UK gamblers could be asked for payslips to cease unaffordable losses

UK gamblers could be asked for payslips to quit unaffordable losses

UK gamblers could be asked for payslips to cease unaffordable losses

Minister overseeing review indicates tougher regulation of gambling business

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Gambling firms could be forced to ask punters for payslips to prevent unaffordable losses, the minister overseeing a landmark overview of the sector has stated, citing a “moral obligation” to tackle addiction.

Chris Philp, who took over as gambling minister in September, outlined a series of government proposals, indicating a tougher regulatory atmosphere that would decrease industry revenues.

His comments had been echoed by Andrew Rhodes, the head of the Gambling Commission, who said some operators were not complying with the guidelines and saw regulatory fines as a type of “tax”.

Philp, speaking at the annual conference of GambleAware, the charity administering funding for programmes to lessen gambling addiction, stated: “I have heard as well many stories of individuals who lost obviously unaffordable amounts of cash … without proper checks being produced by the gambling operators who had the data obtainable. I have also heard about direct marketing and advertising, offers and VIP therapy becoming targeted at folks with manifest gambling troubles. This is not how gambling ought to operate, and we must take decisive measures to alter it.”

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Philp mentioned a white paper outlining government proposals, to be published early subsequent year, could contain affordability checks, which would stop operators intervening only when a consumer had lost huge sums and it was “far also late”.

“Demanding payslips or bank statements from each and every customer spending £100 is most likely going to be unwelcome, disruptive and disproportionate. But there is a level at which that is acceptable.”

He mentioned information from credit rating agencies could be used to guarantee “smooth and unobtrusive” initial checks were made on punters who spent smaller sums, with “more intrusive” checks at greater levels of spending.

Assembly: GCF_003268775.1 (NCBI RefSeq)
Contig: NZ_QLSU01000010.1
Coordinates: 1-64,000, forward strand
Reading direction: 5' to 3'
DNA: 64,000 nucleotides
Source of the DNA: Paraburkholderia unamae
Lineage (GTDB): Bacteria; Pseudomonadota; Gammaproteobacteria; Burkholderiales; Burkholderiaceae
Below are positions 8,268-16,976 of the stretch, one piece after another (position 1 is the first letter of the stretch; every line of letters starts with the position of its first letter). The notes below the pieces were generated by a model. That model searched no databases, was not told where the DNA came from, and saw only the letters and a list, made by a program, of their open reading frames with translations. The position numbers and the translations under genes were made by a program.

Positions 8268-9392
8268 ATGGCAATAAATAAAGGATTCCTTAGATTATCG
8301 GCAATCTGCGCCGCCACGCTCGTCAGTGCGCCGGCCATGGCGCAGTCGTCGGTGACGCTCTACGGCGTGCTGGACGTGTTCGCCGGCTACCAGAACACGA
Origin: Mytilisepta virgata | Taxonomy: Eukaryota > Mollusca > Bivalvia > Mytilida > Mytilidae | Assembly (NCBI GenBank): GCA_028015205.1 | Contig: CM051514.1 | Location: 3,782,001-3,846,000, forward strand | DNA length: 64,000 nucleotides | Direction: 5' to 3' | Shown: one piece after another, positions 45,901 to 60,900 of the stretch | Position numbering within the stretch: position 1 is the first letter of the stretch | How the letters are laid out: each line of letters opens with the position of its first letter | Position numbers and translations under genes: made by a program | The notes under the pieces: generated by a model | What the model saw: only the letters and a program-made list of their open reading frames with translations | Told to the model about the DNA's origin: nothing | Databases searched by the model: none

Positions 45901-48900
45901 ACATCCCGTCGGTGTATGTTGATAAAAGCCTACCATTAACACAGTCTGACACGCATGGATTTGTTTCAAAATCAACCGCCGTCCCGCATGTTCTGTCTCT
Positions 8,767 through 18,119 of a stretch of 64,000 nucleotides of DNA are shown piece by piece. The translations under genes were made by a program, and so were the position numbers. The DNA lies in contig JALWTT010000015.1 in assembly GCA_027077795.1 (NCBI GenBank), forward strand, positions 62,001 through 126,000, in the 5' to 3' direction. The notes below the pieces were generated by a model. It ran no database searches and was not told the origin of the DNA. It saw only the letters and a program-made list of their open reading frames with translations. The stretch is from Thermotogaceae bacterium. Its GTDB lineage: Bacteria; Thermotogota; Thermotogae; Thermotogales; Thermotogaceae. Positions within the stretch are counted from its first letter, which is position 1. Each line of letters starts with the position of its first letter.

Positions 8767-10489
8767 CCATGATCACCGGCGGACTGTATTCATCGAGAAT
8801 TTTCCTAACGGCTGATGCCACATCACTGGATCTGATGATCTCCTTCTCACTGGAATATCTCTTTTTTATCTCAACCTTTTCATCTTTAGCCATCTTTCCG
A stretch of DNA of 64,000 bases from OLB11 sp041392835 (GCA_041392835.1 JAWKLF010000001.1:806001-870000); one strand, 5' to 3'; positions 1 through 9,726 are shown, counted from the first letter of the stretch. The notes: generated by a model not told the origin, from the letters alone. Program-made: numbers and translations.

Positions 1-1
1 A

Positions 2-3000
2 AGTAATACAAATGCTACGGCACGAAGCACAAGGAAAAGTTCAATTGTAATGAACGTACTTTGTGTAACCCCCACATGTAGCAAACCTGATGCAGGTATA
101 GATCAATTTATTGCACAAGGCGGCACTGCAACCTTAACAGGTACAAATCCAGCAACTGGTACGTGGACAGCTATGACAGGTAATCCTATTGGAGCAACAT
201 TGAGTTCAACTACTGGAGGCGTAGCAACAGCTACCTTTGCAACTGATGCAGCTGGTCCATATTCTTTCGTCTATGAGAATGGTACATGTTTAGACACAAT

The minister said it was “critical” that gambling operators were forced to share information about men and women displaying indicators of addiction, by way of a “single client view” system.

Campaigners are concerned that the market is becoming left to create this technique, but Philp suggested the government was also taking into consideration other options.

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He indicated that the Gambling Commission would get far more funding to enhance its regulatory capacity, which includes greater powers to “requisition” and analyse information in bulk from gambling organizations to make certain they have been not exploiting vulnerable folks. “All of us have a moral obligation to defend our fellow citizens who are in the grip of a serious clinical addiction that has devastated many lives,” he said.

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Speaking at the identical event, Rhodes mentioned gaming and betting organizations were nonetheless failing in their duty to safeguard issue gamblers, despite their efforts to show improved behaviour prior to the overview. “Too many operators are not complying with our rules,” he stated.

“This year is on course to be our busiest year,” he added, saying gambling firms had come to view regulatory fines and settlements, which have reached £100m considering that 2017, as a “compliance tax”.

“We nevertheless see cases that make absolutely everyone blush,” he said. “That has to quit.”

Rhodes criticised gambling businesses for saying the parallel market would thrive if tighter regulation had been introduced – claims repeated by some MPs who had enjoyed hospitality from the sector. He said this was too often employed as an excuse.

Zoe Osmond, chief executive of GambleAware, mentioned: “We welcome the minister’s announcement that the government is operating with the Gambling Commission to take methods to far better safeguard individuals at risk of gambling harms via affordability checks, a single consumer view, and a information repository to inform intervention and uphold market standards.”

She also called on the government to impose a mandatory levy on gambling firms to fund addiction study, education and treatment. Philp’s predecessors have so far resisted recommendations to replace the current voluntary system.

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